Banned Plays Through History

Dramatic works for the stage are banned, too! Some of the most famous challenged and banned plays in history include Oedipus Rex, Oscar Wilde's Salome, George Bernard Shaw's Mrs. Warren's Profession, and Shakespeare's King Lear. Learn more about banned classics in theater history and discover why these plays have been so controversial.

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Lysistrata - Aristophanes

Lysistrata and Other Plays
This controversial play is by Aristophanes (c.448-c.380 BC). Written in 411 BC, Lysistrata was banned by the Comstock Law of 1873. An anti-war drama, the play centers around Lysistrata, who speaks of those who died in the Peloponnesian War. The ban on Lysistrata was not lifted until 1930.
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Oedipus Rex - Sophocles

Oedipus the King (Oedipus Rex)
Oxford University Press
This controversial play is by Sophocles (496-406 BC). Written in 425 BC, Oedipus Rex is about a man who is fated to murder his father and marry his mother. When Jocasta discovers that she married her son, she commits suicide. Oedipus blinds himself. This play is one of the most famous tragedies in world literature.
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Salome - Oscar Wilde

Importance of Being Earnest and Other Plays
Oxford University Press
Salome is by Oscar Wilde (1854-1900). Written in 1892, Salome was banned by the Lord Chamberlain for its depiction of Biblical characters, and it was later banned in Boston. The play has been called "vulgar." Wilde's play is based on the Biblical story of Princess Salome, who dances for King Herod and then demands the head of John the Baptist as her reward. In 1905, Richard Strauss composed an opera based on Wilde's work, which was also banned.
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Mrs. Warren's Profession - George Bernard Shaw

Mrs. Warren's Profession is by George Bernard Shaw (1856-1950). Written in 1905, Mrs. Warren's Profession is controversial on sexual grounds (for its portrayal of prostitution). The play was suppressed in London, but the attempt to suppress the play in the U.S. failed.
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The Children's Hour - Lillian Hellman

The Children's Hour is by Lillian Hellman (1905-1984). Written in 1934, The Children's Hour was banned in Boston, Chicago, and in London for its hint of homosexuality. The play was based on a law case, and Hellman said of the the work: "It's not about lesbians. It's about the power of a lie."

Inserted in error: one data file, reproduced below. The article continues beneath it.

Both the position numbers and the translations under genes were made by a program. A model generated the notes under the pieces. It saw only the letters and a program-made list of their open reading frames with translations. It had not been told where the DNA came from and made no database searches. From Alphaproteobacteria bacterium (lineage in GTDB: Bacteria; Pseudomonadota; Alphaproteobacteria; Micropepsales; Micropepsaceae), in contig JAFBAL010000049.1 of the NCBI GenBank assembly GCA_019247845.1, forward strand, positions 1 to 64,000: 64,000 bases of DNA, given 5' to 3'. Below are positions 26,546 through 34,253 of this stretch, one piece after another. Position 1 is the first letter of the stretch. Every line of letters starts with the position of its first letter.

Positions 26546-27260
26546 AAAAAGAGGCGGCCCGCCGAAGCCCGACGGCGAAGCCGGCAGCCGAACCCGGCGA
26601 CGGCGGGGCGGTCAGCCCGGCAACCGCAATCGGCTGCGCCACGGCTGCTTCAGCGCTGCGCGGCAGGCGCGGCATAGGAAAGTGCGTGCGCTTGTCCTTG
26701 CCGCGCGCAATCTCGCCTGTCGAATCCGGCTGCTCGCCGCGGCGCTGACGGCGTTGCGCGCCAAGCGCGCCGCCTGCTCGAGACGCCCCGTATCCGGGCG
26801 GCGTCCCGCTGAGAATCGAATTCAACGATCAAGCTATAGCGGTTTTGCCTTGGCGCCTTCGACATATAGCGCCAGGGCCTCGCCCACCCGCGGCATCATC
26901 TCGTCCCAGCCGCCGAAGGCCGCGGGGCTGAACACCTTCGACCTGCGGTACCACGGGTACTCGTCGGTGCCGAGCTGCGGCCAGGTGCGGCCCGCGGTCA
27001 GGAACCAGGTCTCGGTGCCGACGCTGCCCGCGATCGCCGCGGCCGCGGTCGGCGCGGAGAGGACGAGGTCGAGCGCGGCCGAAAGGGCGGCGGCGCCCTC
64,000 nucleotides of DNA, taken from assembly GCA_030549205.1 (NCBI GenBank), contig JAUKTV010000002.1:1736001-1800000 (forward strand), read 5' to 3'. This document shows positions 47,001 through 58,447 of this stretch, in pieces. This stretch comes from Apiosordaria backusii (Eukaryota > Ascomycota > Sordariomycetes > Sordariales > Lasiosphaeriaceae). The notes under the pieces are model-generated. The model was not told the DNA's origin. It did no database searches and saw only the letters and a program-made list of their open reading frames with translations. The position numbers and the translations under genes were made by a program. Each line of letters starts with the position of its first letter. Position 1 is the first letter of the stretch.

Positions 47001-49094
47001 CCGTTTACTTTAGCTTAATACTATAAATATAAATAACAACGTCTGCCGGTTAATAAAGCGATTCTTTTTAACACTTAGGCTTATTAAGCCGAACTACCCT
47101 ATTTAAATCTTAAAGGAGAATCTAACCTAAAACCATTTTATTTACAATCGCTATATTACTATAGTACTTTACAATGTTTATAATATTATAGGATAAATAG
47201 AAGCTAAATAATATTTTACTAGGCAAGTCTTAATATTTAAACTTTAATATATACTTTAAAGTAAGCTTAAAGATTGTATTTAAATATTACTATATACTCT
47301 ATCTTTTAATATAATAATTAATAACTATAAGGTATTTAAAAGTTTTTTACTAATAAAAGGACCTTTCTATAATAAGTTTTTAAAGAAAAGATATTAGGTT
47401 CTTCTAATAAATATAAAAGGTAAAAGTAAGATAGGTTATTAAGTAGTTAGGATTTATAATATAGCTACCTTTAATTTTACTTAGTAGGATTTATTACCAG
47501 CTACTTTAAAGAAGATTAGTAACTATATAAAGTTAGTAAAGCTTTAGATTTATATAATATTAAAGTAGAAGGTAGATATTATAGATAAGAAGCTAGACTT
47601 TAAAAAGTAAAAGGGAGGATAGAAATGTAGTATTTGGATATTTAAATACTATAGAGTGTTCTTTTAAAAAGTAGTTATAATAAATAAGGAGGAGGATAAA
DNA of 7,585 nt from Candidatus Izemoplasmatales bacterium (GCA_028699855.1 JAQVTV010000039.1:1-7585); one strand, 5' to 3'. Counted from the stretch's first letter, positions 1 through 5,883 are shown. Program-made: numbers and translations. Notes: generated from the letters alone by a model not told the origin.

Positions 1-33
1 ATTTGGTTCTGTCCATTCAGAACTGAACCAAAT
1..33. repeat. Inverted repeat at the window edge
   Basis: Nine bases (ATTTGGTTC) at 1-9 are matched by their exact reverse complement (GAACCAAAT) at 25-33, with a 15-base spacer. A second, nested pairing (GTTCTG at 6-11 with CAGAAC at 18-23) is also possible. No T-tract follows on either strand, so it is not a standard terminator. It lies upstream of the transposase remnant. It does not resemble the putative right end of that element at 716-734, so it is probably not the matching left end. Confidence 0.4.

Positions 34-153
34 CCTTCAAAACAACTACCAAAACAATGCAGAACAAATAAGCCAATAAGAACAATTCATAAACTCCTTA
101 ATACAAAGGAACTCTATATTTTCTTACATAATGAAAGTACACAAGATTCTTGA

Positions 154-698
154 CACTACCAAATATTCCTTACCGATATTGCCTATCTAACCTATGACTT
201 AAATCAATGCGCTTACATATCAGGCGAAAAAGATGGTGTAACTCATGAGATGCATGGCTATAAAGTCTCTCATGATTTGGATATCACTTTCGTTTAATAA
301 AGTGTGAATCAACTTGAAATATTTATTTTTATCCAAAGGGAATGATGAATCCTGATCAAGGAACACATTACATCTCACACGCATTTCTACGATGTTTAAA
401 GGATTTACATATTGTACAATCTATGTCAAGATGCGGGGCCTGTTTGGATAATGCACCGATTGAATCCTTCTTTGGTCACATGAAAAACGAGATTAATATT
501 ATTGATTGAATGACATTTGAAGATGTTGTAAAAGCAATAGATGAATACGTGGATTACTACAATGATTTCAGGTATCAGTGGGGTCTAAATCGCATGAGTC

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Ghosts - Henrik Ibsen

Ghosts is one of the most controversial plays by Henrik Ibsen, a famous Norwegian dramatist, who is famous for Hedda Gabler and A Doll's House. The play was banned on religious grounds for references to incest and sexually transmitted diseases.
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The Crucible - Arthur Miller

The Crucible is a famous play by Arthur Miller (1915-). Written in 1953, The Crucible was banned because it contains "sick words from the mouths of demon-possessed people." Centering around the Salem witch trials, Miller used the events of the play to shed light on current events.
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A Streetcar Named Desire - Tennessee Williams

Streetcar Named Desire
New Directions Publishing Corporation
A Streetcar Named Desire is a famous and controversial play by Tennessee Williams (1911-1983). Written in 1951, A Streetcar Named Desire features rape and the descent of a woman into insanity. Blanche Dubois relies on "the kindness of strangers," only to find herself taken away at the end. She's no longer a young girl; and she has no hope. She represents some bit of the Old South fading away. The magic is gone. All that's left is brutal, ugly reality.
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The Barber of Seville

The Barber of Seville/The Marriage of Figaro
The Barber of Seville was written by Pierre Augustin Caron De Beaumarchais (1732-1799). Written in 1775, the play was suppressed by Louis XVI. Beaumarchais was imprisoned, with charges of treason. The Marriage of Figaro is the sequel. Both works were made into operas by Rossini and Mozart.